Nonetheless, if I don't follow up with a surfactant-type cleanser, I can't seem to get all the cleansing oil out of my pores and I break out as a result.  So, after lightly rinsing off the oil (as in, I don't use the mega rinsing technique I will talk about later) until I don't feel it under my fingers, I break out a foaming cleanser to clean off the dirty oil residue and properly clean my skin.

Double cleansing didn't work for me at first because all my foaming cleansers were too harsh. I cannot stress this enough.  I thought double-cleanse aficionados were delusional or had skin of steel.

My foaming cleansers including stick, gel, bubble types.

Although all my foaming cleansers are perfectly fine for single cleansing, when I paired them with oil cleansing, it was just too much.  The only exception is the much-hyped and sadly discontinued Su:m37 fermented and PH-balanced Miracle rose Cleansing Stick, pictured in the centre.

I am currently hunting for a PH-balanced (meaning between 3.5 and 5.5 on the PH scale) foaming cleanser to take the place of this product, so if you have found one, let me know.  I do have a bubble cleanser from Missha on its way which is supposedly PH balanced, so crossing fingers here!

The Su:m37 stick is very gentle, and non-drying. This is due in a large part, I believe, to its PH level (5.5) so although it has a smooth, fine-grained foaming action, it's ultra gentle on my skin and pairs well with an oil cleanser.

That pretty much sums up double cleansing- ultra gentle cleansers, one oil to remove makeup and sunscreen, one surfactant-style to remove the oil cleanser residue and any lingering dirt on your skin.  I only use this method if I have worn makeup or sunscreen, because it's a pretty deep clean and it's too much for me for daily use, even with the gentlest foaming cleanser known to the blogging world.

Cleanser types:

I used to think cleansers = foaming.  Gel, bar (shiver), stick, liquid, whichever form it came in, it would lather up when you applied water to it.  Oh, how naive I was.  I have learned that there are cleansing milks, creams, massage gels, balms, sherbets, waters, and even bubble cleansers which are like foaming cleansers but you apply them to a dry face and they react to the air by turning into a frothy foam on your face.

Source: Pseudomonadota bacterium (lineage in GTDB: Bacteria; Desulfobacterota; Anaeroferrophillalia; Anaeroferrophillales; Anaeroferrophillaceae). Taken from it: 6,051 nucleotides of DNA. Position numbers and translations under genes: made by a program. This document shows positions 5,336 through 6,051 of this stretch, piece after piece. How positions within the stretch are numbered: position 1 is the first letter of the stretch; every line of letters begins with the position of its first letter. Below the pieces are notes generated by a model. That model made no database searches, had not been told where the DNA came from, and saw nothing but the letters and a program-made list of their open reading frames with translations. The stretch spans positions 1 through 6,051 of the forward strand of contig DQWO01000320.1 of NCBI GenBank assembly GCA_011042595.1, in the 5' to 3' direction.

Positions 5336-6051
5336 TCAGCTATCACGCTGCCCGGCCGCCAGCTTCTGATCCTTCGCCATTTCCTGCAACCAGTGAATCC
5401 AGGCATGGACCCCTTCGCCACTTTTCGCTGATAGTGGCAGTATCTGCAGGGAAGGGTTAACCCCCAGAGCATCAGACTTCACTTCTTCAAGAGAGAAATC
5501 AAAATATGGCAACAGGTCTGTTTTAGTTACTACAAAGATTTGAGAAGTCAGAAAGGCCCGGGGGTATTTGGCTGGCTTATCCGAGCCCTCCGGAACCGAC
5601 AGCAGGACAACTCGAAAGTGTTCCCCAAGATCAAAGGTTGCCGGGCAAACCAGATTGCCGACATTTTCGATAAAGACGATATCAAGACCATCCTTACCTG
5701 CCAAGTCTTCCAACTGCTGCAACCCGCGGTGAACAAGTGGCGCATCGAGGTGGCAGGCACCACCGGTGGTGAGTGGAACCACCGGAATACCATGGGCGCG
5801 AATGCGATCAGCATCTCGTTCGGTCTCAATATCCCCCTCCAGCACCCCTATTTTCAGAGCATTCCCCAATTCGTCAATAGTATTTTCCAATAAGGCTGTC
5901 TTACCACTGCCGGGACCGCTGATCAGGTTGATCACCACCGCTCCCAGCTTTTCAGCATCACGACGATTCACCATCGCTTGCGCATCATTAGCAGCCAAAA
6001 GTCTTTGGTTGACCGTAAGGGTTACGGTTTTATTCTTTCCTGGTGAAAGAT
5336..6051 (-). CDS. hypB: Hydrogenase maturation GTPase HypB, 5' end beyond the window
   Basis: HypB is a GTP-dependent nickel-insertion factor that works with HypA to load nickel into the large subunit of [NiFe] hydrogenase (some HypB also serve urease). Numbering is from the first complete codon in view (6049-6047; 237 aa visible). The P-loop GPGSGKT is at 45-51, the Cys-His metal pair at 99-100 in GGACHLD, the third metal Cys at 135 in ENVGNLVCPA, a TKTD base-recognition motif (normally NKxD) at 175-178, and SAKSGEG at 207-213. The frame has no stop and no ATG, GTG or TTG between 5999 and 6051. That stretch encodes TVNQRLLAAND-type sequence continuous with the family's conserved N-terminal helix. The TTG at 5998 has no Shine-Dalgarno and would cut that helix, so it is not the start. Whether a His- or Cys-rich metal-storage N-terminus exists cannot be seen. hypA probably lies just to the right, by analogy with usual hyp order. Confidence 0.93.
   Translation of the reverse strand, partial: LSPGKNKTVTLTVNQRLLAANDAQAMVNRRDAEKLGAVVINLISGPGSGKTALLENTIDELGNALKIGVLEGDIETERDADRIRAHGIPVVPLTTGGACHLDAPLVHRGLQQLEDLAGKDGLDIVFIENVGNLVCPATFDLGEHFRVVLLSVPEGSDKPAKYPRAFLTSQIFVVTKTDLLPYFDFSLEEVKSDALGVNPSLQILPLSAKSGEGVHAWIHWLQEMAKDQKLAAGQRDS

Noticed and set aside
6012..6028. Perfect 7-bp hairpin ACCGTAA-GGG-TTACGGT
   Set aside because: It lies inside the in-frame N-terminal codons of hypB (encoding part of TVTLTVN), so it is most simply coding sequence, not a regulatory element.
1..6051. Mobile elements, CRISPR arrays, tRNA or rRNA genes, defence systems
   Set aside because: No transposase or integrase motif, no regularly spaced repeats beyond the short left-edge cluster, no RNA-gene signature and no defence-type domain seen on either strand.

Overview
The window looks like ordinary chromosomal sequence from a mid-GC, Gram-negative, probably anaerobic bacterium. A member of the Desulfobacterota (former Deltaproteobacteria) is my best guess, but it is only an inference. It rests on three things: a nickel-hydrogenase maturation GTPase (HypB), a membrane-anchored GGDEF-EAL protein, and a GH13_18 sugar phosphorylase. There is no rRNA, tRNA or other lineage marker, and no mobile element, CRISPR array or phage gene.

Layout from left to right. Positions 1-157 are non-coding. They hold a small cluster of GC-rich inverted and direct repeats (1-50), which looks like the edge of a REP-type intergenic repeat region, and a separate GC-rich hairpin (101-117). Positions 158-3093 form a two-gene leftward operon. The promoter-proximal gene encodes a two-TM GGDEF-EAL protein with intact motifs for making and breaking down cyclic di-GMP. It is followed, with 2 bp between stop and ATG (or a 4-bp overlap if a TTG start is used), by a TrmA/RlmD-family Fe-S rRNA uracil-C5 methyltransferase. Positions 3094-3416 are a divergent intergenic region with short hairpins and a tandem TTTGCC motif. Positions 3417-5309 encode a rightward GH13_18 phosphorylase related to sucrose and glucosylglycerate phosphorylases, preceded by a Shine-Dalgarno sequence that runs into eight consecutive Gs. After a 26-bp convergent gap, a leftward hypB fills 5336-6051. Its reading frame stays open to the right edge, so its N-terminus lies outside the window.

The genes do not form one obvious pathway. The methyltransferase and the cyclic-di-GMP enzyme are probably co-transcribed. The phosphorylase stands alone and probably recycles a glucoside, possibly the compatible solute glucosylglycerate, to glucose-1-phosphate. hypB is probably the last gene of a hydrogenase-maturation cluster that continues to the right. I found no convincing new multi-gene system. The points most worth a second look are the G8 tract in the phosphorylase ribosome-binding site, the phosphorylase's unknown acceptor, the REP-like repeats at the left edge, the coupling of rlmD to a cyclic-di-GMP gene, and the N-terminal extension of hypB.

It's hard to categorize them as many of them overlap, but I personally group them into the following:
  • Oil-based cleansers
These include oil cleanserscold-cream cleansers (one of which I have on my wishlist), cream cleansersbalm cleansers which are basically oil cleansers in solid form until they melt onto your skin, and sherbet cleansers which are very close to balm cleansers although with a different texture pre-application.

All of them work off the premise of 'like dissolves like' and are usually meant to be cleaned off with another cleanser, or come with emulsifying agents mixed in to rinse off with water, or are meant to be wiped off the face without adding additional water.  

Oil cleansers can be very gentle on the skin since they're working with the natural oils and not against them, but they can also be a challenge to completely remove without over-working your skin in the process.   Oil-based cleansing can both be very beneficial for dry skin types who feel foaming cleanser are too stripping for their skin, but paradoxically oily skin types can find them drying because they're shifting large amounts of sebum out of your pores so you will need to find the right cleanser for your skin.  

I have not yet found my HG oil cleanser; the Etude House (above left) may be breaking me out, and the Holika Holika (above right) is a little too harsh.  I also have a nameless Japanese oil cleanser which I have decanted and thus is not pictured.

I don't currently own any cream cleansers, but I have used and liked them, such as the Eminence lemon cleanser (right) but found them not robust enough for my needs.  (Note: Eminence is not an asian brand, it's a European-style and very expensive western brand that I used before blissfully falling into the asian skincare rabbit hole, where products are as good or better, and much, much cheaper.) Now that my skin is more sensitive due to regular acid treatments, I have a few back on my wishlist.  

Oil Cleansers
Cream Cleansers
You'll notice I also included the Tonymoly Appletox Smooth Massage Peeling Cream in this category, despite it being a supposed acid peel and massage gel and exfoliator all in one.  The reason I am including it in cream cleansers is that it's a nearly useless product (for me) as a peeling gel as it doesn't actually 'peel' anything (the 'peels' are the balled-up product, not your actual dead skin), it's not particularly great as a massage gel because the balled-up product is physically exfoliating, but it did sort-of work for me as an occasional cream cleanser when I was trying to find a use for it.  Let me clear, I am not recommending this product as a cream cleanser.  I'm just trying to repurpose it so it doesn't go to waste.  It goes on as a cream, reacts with the oils in your skin, and then you rub off the product as it takes the oil and dirt from your skin with it, then rinse it off and remove any residue with either a mild cleanser or a toner-soaked cotton pad, much like you do with a cream cleanser, hence its inclusion in this list.